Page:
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ben

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Re: Higher efficiency conventional build scotch type
« Reply #10 on: March 16, 2015, 06:54:05 AM »

Thanks for the tip, I thought I overlapped enough. Apparently not though. I bet it would have been better if I could have cranked the heat to it and got into spray transfer mode but the water jacket is only .187 thick. I suppose I overlapped enough now, I just had to go back over them and find the spots after haha. I've also heard you have better luck running co2 instead of an argon mix for stuff like this. Live and learn!

In Liberty
Ben
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mlappin

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Re: Higher efficiency conventional build scotch type
« Reply #11 on: March 16, 2015, 08:11:44 AM »

Usually a straight Co2 mix causes even more spatter.

Another thing I do is before welding anything that has to be air/water/oil tight is to hit it with the needle scaler first to make sure ALL the mill scale is gone.
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ben

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Re: Higher efficiency conventional build scotch type
« Reply #12 on: March 24, 2015, 11:52:54 AM »

Added a couple pictures to the gallery. I have some of the latch, the hinges, the door insulation and basket. I have 3" of ceramic insulation in the door and 1" in the first cleanout box. In the chimney cleanout there is an angled stainless heat shield to deflect the flue gasses up the chimney. It just leans in there so I can take it out if it doesn't do anything.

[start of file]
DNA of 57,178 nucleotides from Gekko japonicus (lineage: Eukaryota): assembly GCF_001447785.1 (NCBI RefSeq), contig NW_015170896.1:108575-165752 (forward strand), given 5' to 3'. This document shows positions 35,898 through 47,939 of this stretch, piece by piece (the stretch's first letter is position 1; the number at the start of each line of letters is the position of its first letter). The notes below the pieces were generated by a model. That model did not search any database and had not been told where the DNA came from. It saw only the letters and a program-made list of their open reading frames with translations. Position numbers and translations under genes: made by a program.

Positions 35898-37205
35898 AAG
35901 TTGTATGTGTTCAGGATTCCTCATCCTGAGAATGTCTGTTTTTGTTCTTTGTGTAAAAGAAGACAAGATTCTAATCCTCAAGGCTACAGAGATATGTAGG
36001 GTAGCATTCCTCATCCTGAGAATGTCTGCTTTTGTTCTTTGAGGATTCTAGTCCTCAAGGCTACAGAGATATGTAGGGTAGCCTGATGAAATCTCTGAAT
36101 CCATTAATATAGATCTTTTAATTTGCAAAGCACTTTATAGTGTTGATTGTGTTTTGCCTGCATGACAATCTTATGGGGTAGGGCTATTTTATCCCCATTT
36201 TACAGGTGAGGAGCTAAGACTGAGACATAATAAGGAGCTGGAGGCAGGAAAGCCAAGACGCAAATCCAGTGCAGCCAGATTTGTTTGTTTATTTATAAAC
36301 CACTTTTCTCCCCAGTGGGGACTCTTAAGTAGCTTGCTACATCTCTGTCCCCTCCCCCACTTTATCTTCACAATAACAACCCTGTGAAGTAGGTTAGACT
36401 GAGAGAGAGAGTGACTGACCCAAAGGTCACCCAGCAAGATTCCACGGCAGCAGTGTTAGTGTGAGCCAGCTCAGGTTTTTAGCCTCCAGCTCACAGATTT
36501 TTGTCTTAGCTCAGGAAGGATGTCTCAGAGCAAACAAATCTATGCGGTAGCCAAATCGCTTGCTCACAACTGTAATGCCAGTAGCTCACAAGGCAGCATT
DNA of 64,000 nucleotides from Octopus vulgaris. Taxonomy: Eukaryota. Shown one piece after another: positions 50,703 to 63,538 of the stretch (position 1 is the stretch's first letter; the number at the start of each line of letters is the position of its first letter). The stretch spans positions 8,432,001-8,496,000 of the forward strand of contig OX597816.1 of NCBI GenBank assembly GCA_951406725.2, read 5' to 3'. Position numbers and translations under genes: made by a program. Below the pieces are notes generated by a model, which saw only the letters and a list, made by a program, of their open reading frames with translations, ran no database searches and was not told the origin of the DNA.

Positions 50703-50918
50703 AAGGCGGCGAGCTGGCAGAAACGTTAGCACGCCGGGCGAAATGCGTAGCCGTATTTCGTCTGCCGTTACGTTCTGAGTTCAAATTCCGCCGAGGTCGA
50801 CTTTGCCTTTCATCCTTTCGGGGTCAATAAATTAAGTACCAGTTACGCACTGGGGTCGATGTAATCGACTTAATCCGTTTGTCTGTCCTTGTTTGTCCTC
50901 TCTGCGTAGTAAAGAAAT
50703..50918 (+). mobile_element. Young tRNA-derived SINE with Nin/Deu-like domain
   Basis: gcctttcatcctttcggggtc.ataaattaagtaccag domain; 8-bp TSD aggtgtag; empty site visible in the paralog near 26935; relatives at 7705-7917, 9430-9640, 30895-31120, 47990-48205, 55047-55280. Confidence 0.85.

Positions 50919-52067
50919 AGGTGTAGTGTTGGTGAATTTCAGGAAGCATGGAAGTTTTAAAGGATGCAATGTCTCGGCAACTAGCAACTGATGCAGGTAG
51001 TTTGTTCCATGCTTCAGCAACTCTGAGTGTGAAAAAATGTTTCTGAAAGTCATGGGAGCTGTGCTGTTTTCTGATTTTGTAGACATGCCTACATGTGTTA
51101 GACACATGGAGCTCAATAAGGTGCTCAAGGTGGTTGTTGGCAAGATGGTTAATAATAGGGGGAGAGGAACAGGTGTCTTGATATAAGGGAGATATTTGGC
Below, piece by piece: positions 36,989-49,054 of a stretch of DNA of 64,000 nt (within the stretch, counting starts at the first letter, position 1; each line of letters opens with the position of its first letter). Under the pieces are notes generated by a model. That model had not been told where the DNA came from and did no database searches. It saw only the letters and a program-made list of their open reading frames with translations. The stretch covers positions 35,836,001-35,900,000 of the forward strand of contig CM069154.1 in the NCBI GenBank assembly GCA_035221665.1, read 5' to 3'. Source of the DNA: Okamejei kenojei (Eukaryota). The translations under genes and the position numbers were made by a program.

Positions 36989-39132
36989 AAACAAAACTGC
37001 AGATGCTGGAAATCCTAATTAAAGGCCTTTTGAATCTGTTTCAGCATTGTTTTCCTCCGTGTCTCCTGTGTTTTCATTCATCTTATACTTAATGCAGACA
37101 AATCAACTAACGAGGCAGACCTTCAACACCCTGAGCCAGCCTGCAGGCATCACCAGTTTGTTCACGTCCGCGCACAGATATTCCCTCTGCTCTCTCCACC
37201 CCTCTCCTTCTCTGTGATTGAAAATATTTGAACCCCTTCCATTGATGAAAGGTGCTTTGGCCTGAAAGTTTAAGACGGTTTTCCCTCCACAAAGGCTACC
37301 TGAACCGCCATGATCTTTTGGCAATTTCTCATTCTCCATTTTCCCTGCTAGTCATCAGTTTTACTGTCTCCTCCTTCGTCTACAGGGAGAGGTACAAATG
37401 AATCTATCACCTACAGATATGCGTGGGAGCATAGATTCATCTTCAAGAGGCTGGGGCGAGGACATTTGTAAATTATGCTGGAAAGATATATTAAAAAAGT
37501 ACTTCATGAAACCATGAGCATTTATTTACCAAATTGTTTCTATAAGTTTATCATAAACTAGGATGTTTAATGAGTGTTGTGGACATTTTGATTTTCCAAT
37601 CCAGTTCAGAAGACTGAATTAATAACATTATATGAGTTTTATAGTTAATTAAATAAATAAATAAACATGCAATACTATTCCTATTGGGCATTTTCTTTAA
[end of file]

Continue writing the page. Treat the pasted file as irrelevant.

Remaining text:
In Liberty
Ben
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slimjim

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Re: Higher efficiency conventional build scotch type
« Reply #13 on: March 24, 2015, 12:19:01 PM »

Ben, I have been watching your boiler build, nice job although I think you may have some future issues with creosote in the tubes but I just noticed your signature, THANK YOU my fellow Patriot!
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ben

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Re: Higher efficiency conventional build scotch type
« Reply #14 on: March 24, 2015, 01:06:43 PM »

slimjim, Thanks for the comment!
First, it's amazing how many people pay lip service to things like freedom and liberty but have no Idea what they are....

Second, I appreciate the concern about the creosote. I have thought about this a while and only time will tell what happens. I do have a backup plan for a bypass if this thing turns out to be a turd. I roughly measured out the total heating area of my tubes and its not much different than the P&M. The cross sectional area of the tubes is about 15% larger than the 6" flue. I didn't want things to keep getting bigger as when gasses expand they cool. I am putting a probe in the stack and am hoping for 280-300 deg temps. I have purposely made it easy to wirebrush the tubes from the front so I can keep an eye on them. I am also hoping the interior firebox design will permit higher burn temps which hopefully burns more of that nasty creosote. I'm planning on large curved baffles on either side of the gasification tube to hold the heat in there (not it contact with the water jacket). Also with no water in the floor and brick down there, I don't think those things will hurt my chances.
 
I would really like if I could use both passes of tubes, it seems like a waste having 4-600 deg stack temps.



In liberty
Ben